Deputy Prime Minister, Rt Hon Oliver Dowden MP, said:

Covid was the biggest peacetime challenge in a century, and we must be diligent in preparing for future threats on this scale.

This plan and our £1.5 billion investment per year puts us in a strong position to defeat the biological threats of tomorrow - from diseases to bioweapons and antimicrobial resistance. It's a strong and ambitious approach: one that harnesses the sheer ingenuity of the UK's researchers and scientists, and deploys our world-class crisis management capabilities to protect the people of the UK."

Government Chief Scientific Adviser, Professor Dame Angela McLean, said:

The COVID-19 pandemic showed just how critical it is to have a coherent plan to both protect the UK from the increasingly complex range of biological risks and build on the UK's strengths in vaccine research and development and life sciences. The new Biological Security Strategy will make an important contribution to our preparedness.

Head of Biosecurity Policy at the Centre for Long-Term Resilience, Cassidy Nelson, commented:

This much-needed strategy underscores the UK's role as a global leader in enhancing resilience against biological risks. We welcome the goal to achieve resilience to the full spectrum of biological threats by 2030, and commend the use of built-in accountability measures to drive the implementation of the strategy. We now need sustained resourcing and prioritisation to achieve tangible improvements to the UK's biosecurity capabilities on such an ambitious timeline."

Chief Executive of the UK Health Security Agency, Dame Jenny Harries, commented:

The Biological Security Strategy and its commitment to developing a biosecure future means that we are in a strong position to respond to the threats of the future. Hand-in-hand with our partners in industry and academia, UKHSA will work across government to ensure that, through our commitment to achieving the 100 Days Mission, working with DEFRA to develop the National Biosurveillance Network and improving the UK's pandemic preparedness, we keep the public safe."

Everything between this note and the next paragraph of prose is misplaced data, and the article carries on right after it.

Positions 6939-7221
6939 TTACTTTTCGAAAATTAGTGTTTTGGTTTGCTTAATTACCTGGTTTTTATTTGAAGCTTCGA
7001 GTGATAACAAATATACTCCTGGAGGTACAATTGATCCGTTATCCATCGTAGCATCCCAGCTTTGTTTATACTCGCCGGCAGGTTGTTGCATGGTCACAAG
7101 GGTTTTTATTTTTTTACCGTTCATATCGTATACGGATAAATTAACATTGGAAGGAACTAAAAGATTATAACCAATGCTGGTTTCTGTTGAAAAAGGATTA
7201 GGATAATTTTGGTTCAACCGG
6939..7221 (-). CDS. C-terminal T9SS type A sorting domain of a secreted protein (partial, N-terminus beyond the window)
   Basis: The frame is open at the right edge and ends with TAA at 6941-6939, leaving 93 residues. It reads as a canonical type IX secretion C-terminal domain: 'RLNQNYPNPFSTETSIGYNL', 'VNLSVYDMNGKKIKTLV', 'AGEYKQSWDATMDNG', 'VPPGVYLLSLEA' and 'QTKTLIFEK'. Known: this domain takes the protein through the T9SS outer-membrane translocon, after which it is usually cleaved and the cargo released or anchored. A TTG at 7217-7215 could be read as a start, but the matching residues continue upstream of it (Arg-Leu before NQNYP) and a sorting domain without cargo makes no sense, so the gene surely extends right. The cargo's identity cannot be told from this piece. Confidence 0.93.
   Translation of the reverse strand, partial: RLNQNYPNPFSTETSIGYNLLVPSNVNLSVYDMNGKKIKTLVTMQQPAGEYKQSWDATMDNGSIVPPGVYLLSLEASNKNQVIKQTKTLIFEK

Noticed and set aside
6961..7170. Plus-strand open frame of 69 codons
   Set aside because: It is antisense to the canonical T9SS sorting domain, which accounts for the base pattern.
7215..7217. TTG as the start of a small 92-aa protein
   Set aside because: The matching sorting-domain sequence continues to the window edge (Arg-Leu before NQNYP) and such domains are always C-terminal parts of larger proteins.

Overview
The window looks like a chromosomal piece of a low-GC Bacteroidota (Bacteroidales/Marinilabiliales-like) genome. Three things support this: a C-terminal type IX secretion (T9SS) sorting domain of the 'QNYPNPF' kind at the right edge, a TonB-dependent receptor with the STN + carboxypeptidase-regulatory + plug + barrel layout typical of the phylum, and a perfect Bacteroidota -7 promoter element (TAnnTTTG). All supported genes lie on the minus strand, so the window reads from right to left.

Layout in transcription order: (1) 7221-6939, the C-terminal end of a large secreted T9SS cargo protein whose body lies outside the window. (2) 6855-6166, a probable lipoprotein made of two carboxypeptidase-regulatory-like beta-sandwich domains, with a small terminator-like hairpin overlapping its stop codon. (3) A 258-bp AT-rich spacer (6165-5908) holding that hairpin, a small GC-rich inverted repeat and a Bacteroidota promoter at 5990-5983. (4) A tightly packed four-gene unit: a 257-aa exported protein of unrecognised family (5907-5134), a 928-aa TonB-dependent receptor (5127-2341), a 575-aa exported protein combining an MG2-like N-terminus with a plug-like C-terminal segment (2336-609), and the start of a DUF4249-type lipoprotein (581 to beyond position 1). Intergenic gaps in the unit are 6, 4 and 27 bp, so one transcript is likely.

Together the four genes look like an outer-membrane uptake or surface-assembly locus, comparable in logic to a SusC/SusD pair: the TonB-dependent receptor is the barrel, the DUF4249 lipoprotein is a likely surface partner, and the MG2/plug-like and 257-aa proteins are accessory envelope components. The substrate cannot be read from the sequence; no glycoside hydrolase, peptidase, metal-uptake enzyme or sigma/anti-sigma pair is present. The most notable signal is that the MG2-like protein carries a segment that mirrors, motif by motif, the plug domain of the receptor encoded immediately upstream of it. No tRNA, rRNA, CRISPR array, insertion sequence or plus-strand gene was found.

The Strategy shows the Government's continued progress in strengthening the country's resilience and builds upon the UK Resilience Framework which officially made resilience a national endeavor for the very first time.

The Biological Security Strategy also follows the recent launch of the life-saving UK wide Emergency Alerts system which has transformed the country's warning and informing capability; enabling Government and the emergency services to send an alert directly to mobile phones when people are in immediate danger.



The opinions expressed here are the views of the writer and do not necessarily reflect the views and opinions of News Medical.
Post a new comment

While we only use edited and approved content for Azthena answers, it may on occasions provide incorrect responses. Please confirm any data provided with the related suppliers or authors. We do not provide medical advice, if you search for medical information you must always consult a medical professional before acting on any information provided.

Your questions, but not your email details will be shared with OpenAI and retained for 30 days in accordance with their privacy principles.

Please do not ask questions that use sensitive or confidential information.

Read the full Terms & Conditions.

You might also like...
Global disease burden study highlights COVID-19 impact and health inequities